Imperial College London

Dr Alessandra Pinna awarded June Wilson Award 2021

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An image of Alessandra Pinna

Dr Alessandra Pinna has been named the winner of the June Wilson award 2021.

The award recognises a female student or an early-stage female scientist who has demonstrated excellence in any relevant area of materials science and engineering. It has a prize of up to £3000 and honours the pioneering contributions made to the field of biomedical materials by June Wilson.

Dr Pinna is an Imperial College Research Fellow, sponsored by Professor Alexandra E. Porter in the Department and Professor Robert Wilkinson from the Crick Institute. 

She said: "It’s an absolute honour to be nominated as the winner of June Wilson Award. June Wilson, one of the first women to investigate the histopathology of materials and to obtain FDA approval of clinical use of bioactive glasses, is such an inspiration for me."

Current research into drug delivery

Dr Pinna's long term research interests involve the development of novel nanostructured ceramic and hybrid organic-inorganic coatings, nanoparticles and nanocomposites for biomedical applications, with a particular interest in drug delivery, antimicrobials and antioxidants.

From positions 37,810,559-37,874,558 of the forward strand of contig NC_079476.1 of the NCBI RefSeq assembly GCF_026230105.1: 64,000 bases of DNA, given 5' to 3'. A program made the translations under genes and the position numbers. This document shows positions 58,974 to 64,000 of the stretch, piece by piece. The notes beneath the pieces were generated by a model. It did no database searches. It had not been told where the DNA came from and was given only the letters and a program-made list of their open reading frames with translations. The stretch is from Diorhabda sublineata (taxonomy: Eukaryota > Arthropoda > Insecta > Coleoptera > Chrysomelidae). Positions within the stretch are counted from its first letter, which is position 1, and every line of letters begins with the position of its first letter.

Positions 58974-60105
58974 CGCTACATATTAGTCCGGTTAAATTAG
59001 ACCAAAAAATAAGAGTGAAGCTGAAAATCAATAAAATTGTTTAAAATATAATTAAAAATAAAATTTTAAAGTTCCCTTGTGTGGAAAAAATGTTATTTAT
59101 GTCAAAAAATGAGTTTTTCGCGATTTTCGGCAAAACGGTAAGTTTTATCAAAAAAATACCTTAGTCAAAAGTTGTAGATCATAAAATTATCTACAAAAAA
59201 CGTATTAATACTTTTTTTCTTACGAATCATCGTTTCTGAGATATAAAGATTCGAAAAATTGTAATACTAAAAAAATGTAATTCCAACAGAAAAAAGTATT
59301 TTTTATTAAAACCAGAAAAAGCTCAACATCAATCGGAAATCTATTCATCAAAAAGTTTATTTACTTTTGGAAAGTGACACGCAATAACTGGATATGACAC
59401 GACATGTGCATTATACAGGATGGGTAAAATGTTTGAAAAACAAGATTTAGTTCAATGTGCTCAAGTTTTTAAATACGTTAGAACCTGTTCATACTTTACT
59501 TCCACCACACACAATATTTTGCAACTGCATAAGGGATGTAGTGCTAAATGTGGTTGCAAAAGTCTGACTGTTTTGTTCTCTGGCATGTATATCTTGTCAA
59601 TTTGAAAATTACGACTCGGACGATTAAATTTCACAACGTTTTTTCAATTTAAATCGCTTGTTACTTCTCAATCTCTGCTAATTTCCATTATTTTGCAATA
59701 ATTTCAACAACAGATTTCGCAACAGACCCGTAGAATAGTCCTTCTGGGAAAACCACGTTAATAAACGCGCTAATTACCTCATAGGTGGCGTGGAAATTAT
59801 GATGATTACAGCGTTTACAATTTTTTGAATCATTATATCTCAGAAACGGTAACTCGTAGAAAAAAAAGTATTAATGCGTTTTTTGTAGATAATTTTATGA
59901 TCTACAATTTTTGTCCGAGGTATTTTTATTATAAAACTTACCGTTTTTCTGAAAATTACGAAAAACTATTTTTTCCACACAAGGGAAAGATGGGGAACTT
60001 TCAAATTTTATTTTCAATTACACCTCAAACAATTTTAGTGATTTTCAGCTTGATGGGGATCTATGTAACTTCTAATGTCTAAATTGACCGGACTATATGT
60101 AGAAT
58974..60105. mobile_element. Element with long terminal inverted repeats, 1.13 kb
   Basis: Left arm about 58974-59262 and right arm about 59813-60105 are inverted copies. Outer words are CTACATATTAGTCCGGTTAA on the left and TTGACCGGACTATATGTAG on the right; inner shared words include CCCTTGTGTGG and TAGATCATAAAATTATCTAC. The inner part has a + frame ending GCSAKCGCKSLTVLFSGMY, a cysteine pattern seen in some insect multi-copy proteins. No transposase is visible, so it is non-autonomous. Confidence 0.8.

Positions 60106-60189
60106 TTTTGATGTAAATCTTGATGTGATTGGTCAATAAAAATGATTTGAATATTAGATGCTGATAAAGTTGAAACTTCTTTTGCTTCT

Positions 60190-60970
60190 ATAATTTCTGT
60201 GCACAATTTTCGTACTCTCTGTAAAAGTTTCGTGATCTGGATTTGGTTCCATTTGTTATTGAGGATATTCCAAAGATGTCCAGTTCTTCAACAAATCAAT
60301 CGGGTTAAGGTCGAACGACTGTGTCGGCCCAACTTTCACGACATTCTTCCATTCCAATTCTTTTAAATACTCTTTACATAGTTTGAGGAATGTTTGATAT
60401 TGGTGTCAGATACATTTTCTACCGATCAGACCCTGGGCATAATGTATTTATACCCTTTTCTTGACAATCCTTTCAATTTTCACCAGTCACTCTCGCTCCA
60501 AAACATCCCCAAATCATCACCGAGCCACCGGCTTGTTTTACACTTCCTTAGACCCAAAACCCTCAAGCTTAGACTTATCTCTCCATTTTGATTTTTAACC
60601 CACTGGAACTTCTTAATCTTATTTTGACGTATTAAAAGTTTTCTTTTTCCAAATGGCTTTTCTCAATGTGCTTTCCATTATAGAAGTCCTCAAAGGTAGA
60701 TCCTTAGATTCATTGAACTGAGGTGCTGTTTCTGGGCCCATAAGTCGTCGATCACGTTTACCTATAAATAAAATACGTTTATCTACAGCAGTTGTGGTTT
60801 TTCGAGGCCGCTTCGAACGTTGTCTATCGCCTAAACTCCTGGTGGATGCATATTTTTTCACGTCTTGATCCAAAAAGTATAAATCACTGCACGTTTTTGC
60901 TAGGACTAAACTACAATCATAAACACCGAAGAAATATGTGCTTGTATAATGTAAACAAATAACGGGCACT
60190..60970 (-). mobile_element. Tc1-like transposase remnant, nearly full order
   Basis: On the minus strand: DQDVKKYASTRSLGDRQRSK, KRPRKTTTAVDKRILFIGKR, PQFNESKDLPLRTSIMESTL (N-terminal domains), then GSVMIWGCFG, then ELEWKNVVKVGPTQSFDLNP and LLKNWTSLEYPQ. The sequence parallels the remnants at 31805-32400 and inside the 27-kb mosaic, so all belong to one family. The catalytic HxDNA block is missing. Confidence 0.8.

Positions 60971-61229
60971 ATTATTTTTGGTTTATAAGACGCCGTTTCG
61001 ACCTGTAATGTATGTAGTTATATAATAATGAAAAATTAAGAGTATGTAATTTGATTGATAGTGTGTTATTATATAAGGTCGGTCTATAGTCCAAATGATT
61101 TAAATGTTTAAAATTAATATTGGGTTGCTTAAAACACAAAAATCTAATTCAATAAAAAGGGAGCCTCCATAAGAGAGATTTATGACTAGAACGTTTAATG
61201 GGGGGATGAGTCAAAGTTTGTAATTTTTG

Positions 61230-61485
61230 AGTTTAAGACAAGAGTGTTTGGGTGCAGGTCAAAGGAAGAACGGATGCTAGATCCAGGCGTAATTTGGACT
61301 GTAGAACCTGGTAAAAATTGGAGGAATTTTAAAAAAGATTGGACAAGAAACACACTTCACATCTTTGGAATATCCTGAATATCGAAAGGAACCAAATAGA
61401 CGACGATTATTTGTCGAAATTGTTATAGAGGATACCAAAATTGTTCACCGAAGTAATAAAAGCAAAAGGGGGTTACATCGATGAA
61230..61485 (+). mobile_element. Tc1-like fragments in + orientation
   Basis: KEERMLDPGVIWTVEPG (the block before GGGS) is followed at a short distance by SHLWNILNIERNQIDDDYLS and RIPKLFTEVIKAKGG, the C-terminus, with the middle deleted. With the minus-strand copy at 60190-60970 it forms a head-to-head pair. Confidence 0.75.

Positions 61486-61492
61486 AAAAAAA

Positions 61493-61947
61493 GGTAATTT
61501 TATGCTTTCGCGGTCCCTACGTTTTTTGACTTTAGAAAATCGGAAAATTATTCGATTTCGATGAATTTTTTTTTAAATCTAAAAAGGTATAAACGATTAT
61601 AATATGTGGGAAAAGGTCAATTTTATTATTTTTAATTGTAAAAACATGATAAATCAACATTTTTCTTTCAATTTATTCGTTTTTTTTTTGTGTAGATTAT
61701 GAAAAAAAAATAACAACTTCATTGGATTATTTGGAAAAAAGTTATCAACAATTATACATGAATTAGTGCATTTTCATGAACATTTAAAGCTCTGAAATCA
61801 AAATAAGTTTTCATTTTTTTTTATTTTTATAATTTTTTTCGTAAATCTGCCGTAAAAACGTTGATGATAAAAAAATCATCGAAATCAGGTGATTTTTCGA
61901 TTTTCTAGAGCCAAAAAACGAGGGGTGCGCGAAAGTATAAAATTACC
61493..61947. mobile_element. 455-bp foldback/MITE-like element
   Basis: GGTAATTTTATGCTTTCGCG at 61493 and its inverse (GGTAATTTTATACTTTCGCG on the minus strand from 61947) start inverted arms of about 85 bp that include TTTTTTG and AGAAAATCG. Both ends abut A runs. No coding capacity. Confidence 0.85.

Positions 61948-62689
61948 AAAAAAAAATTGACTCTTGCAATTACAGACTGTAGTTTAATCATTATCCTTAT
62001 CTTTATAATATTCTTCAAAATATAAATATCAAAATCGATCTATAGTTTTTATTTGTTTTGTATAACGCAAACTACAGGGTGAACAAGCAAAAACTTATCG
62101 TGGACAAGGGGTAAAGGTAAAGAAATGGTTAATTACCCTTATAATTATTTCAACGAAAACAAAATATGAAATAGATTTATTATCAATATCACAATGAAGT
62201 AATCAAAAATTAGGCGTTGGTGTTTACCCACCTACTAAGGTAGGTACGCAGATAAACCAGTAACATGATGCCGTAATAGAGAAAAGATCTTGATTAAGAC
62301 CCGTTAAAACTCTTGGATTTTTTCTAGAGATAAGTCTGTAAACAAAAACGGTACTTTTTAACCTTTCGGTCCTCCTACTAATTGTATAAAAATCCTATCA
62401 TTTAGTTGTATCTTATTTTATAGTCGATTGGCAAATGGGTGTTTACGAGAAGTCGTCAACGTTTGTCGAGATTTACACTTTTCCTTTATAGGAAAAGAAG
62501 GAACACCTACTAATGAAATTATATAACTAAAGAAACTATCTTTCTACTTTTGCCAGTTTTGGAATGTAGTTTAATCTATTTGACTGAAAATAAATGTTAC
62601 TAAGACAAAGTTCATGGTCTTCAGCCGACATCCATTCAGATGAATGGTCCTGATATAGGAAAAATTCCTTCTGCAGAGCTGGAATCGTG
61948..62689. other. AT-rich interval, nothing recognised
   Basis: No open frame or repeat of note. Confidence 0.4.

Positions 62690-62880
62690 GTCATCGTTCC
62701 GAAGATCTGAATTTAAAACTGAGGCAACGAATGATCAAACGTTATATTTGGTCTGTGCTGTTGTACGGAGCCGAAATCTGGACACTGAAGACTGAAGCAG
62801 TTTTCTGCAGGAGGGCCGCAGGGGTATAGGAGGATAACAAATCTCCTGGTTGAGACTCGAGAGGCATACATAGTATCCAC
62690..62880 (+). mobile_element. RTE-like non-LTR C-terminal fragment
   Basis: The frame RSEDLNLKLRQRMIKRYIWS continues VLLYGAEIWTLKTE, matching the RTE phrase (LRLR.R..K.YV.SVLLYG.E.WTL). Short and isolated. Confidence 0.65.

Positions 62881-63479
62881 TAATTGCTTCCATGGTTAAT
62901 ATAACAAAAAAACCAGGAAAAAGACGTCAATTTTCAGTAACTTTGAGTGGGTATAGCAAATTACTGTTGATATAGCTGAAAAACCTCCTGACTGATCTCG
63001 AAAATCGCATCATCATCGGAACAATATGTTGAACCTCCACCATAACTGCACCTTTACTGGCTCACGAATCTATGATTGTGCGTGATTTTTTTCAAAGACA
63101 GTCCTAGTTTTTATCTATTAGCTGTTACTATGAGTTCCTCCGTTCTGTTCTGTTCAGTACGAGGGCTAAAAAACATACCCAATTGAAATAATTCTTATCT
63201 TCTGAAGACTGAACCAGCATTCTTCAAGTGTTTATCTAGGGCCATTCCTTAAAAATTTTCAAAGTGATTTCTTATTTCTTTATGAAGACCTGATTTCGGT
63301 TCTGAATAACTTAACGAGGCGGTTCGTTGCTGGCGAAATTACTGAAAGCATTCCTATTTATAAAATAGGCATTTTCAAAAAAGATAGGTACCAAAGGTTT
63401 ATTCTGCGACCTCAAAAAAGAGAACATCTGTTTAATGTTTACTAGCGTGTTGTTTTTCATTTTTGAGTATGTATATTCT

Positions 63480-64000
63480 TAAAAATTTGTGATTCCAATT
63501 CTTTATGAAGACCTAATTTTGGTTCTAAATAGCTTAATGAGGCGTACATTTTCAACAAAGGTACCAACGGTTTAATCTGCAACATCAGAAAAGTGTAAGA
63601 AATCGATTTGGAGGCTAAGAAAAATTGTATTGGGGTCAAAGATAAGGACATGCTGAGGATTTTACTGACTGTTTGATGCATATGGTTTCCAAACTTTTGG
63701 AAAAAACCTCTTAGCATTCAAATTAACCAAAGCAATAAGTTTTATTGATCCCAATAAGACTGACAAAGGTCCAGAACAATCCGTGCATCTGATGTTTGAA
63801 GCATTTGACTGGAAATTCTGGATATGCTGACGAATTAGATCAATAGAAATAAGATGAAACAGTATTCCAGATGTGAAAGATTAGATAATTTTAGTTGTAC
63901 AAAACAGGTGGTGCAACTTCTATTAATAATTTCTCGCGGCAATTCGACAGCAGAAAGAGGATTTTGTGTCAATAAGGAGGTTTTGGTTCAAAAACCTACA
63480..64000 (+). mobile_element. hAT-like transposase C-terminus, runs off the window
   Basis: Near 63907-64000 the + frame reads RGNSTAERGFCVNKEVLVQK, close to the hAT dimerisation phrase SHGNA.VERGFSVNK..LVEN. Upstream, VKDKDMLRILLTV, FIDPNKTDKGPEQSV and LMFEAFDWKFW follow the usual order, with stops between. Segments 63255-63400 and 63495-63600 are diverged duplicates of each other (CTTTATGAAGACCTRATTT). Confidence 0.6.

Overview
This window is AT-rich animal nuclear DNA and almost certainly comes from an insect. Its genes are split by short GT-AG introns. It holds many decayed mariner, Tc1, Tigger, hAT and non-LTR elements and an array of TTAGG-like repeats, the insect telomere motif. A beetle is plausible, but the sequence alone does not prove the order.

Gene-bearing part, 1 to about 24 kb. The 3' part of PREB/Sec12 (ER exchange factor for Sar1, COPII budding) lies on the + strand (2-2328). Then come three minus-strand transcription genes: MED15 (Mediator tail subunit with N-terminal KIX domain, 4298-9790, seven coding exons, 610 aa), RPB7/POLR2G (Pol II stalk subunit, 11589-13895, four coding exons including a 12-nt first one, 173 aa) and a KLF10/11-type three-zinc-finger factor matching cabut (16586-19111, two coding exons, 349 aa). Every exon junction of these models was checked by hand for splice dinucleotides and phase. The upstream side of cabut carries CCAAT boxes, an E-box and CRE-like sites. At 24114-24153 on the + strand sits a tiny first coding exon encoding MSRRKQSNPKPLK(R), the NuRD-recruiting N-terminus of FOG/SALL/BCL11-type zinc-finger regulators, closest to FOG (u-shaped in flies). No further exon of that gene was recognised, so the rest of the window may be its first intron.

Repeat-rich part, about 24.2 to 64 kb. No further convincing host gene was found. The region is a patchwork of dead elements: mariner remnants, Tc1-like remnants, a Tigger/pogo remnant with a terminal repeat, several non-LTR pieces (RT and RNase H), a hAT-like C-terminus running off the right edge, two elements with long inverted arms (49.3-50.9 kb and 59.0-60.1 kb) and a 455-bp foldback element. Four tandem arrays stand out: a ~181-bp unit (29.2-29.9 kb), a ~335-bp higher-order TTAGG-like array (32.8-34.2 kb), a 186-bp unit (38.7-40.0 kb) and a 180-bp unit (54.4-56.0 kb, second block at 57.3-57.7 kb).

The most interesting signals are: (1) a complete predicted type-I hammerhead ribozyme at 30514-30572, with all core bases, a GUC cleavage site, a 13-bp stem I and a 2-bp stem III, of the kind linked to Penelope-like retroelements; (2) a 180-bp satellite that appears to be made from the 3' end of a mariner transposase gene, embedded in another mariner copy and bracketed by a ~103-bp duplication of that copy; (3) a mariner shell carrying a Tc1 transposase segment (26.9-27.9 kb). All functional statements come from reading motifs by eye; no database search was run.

She is also leading research projects in ceramics and glasses as therapeutic nanoparticles for the treatment of Tuberculous Meningitis, Osteoporosis and breast cancer.  

This award is the motivation to keep going on the road I’ve been heading down and trying to make my best despite the difficult time in this pandemic.  Dr Alessandra Pinna

Currently, Dr Pinna is working to develop a new nano-vehicle that can deliver antimicrobials and anti-inflammatories directly inside the brain.

In further detail, her research has discovered that “spiky” nanoparticles can cross the blood-brain barrier in significant amounts and that silica mesoporous nanostars are better internalised by cells than spherical particles.

The novel multifunctional therapeutic nanostars that cross the blood-brain barrier and deliver the targeted drug to the brain could be a highly promising strategy to tackle early-stage Tuberculous Meningitis and other brain diseases.

Reporter

Kayleigh Brewer

Kayleigh Brewer
Department of Materials